The Morality of Capitalism: What Your Professors Won’t Tell You combines the writings of renowned economists, philosophers, historians, policy experts, and entrepreneurs from around the world to make the case that not only do free markets “deliver the goods,” but that true free market capitalism is a just and moral system.

It is clear and highly readable, suitable for students and non-students alike, for newcomers to free enterprise and libertarianism as well as longtime libertarians.

As SFL notes:

“As students for liberty, we are well-versed in defending the free market. Our opponents on campus constantly claim that markets are unfair, that capitalism is exploitative, that competition is inhumane, and that government control and redistribution are the solution to society’s problems. Every day we struggle to explain that a free society that embraces free exchange is the only way to create wealth, peace, and prosperity for all.

“Most people acknowledge, if only begrudgingly, that capitalism does produce considerable wealth and material well-being. But many feel torn between material prosperity on the one hand and living a moral life on the other. The self-interested pursuit of profit that is characteristic of a capitalistic system just doesn’t feel right to them.

“The task before us, then — if we wish to actualize the truly free social system that is laissez-faire capitalism — is to provide and defend its moral justification. We must convince fellow students that capitalism is not just the most efficient system, but a virtuous one as well.”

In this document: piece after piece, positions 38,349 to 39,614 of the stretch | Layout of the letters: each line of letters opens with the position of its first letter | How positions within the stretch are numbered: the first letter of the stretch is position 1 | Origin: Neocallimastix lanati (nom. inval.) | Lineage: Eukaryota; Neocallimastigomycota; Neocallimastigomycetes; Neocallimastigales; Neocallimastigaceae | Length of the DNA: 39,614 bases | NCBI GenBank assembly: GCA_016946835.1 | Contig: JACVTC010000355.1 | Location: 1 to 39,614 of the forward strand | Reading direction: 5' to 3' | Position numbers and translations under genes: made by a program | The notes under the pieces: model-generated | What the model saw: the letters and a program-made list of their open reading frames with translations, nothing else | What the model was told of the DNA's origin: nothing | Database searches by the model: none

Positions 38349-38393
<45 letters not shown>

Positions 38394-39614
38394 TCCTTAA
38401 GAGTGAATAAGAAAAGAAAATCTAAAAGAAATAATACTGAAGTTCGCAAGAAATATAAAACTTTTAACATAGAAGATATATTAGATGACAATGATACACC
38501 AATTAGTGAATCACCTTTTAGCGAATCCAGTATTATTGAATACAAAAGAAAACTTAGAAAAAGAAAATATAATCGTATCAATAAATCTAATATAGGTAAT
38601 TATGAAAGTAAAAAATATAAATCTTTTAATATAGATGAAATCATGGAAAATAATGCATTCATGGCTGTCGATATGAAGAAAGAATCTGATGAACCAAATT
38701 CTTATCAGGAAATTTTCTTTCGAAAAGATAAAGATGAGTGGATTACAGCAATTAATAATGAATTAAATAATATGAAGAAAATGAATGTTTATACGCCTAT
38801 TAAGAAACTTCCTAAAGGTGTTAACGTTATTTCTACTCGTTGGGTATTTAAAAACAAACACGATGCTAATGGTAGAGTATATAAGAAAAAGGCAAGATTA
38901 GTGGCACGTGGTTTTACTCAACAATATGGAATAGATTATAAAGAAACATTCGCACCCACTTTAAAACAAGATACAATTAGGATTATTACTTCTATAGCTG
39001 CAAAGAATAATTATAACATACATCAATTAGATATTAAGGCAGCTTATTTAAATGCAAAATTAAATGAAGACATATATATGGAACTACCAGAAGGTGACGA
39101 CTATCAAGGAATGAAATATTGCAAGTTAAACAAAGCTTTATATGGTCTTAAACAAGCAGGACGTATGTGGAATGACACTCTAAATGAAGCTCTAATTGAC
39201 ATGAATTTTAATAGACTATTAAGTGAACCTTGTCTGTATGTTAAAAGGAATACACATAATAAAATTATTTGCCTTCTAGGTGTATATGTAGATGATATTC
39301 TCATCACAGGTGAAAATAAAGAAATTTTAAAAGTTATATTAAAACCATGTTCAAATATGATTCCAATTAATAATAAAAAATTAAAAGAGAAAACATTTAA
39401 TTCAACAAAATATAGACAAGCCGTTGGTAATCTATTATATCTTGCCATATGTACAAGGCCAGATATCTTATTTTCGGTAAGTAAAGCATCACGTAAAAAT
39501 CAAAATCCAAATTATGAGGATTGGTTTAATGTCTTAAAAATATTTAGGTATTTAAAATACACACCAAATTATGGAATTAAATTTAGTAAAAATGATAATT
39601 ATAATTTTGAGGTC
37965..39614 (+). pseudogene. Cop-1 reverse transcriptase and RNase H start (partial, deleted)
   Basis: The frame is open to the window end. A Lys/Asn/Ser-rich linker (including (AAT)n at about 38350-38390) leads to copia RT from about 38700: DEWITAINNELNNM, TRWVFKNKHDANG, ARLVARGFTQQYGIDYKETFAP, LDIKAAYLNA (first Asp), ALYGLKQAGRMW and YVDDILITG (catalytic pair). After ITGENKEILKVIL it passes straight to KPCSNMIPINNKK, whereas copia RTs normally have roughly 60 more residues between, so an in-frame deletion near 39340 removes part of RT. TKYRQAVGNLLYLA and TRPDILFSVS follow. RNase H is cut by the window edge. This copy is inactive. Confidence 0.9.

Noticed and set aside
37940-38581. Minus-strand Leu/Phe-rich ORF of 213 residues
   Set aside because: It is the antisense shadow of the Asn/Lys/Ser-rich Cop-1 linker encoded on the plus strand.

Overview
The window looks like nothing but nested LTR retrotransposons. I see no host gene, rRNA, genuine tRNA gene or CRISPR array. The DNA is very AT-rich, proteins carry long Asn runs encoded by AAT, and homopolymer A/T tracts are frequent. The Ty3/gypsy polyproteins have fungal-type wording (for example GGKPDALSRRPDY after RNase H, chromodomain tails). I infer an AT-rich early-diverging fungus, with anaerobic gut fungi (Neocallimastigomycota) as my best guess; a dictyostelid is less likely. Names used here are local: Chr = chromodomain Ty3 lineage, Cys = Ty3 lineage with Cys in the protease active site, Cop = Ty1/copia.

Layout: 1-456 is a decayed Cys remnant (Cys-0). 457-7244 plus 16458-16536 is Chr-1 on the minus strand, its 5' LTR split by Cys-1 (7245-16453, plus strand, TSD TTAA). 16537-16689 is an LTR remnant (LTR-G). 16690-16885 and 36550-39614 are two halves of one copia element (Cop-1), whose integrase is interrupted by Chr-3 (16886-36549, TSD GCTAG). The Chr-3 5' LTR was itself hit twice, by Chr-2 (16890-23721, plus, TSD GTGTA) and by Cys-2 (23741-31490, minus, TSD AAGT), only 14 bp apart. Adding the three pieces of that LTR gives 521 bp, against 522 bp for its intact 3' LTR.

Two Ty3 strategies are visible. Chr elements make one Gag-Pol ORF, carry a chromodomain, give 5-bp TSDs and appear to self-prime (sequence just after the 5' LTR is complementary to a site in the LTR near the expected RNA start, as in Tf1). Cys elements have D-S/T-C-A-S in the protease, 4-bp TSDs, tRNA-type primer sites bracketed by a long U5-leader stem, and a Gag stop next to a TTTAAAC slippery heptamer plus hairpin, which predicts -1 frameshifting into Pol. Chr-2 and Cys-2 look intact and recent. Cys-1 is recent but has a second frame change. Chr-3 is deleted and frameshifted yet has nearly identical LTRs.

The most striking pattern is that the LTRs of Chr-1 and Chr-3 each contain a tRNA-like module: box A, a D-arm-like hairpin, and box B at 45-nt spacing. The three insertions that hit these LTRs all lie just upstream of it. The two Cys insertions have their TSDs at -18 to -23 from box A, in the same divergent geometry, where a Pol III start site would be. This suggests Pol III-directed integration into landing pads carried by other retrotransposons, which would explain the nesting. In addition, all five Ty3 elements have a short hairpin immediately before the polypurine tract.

The Morality of Capitalism: What Your Professors Won’t Tell You makes that case, powerfully and convincingly.

Students For Liberty has distributed over 100,000 copies to students around the world since it was first made available.

You can learn more about The Morality of Capitalism: What Your Professors Won’t Tell here.

Download it as a FREE PDF ebook here.

Here’s the table of contents: 

Introduction: The Morality of Capitalism by Tom G. Palmer
The History of a Word
Free-Market Capitalism vs. Crony Capitalism

Section I: The Virtues of Entrepreneurial Capitalism

  • Interview with an Entrepreneur featuring John Mackey (Whole Foods CEO)
  • Liberty and Dignity Explain the Modern World by Deirdre N. McCloskey
  • Competition and Cooperation by David Boaz
  • For-Profit Medicine and the Compassion Motive by Tom G. Palmer

Section II: Voluntary Interaction and Self-Interest

  • The Paradox of Morality by Mao Yushi (Translated by Jude Blanchette)
  • The Moral Logic of Equality and Inequality in Market Society by Leonid V. Nikonov
  • Adam Smith and the Myth of Greed by Tom G. Palmer
  • Ayn Rand and Capitalism: The Moral Revolution by David Kelley

Section III: The Production and Distribution of Wealth

  • The Market Economy and the Distribution of Wealth by Ludwig Lachmann
  • Political and Economic Freedoms Together Spawn Humanity’s Miracles by Temba A. Nolutshungu

Section IV: Globalizing Capitalism

  • Global Capitalism and Justice by June Arunga
  • Human Betterment through Globalization by Vernon Smith
  • The Culture of Liberty by Mario Vargas Llosa
  • A Little Further Reading for Fun and Profit (and Better School Papers) by Tom G. Palmer

The Morality of Capitalism: What Your Professors Won’t Tell You is published by SFL and the Atlas Network. We highly recommend it.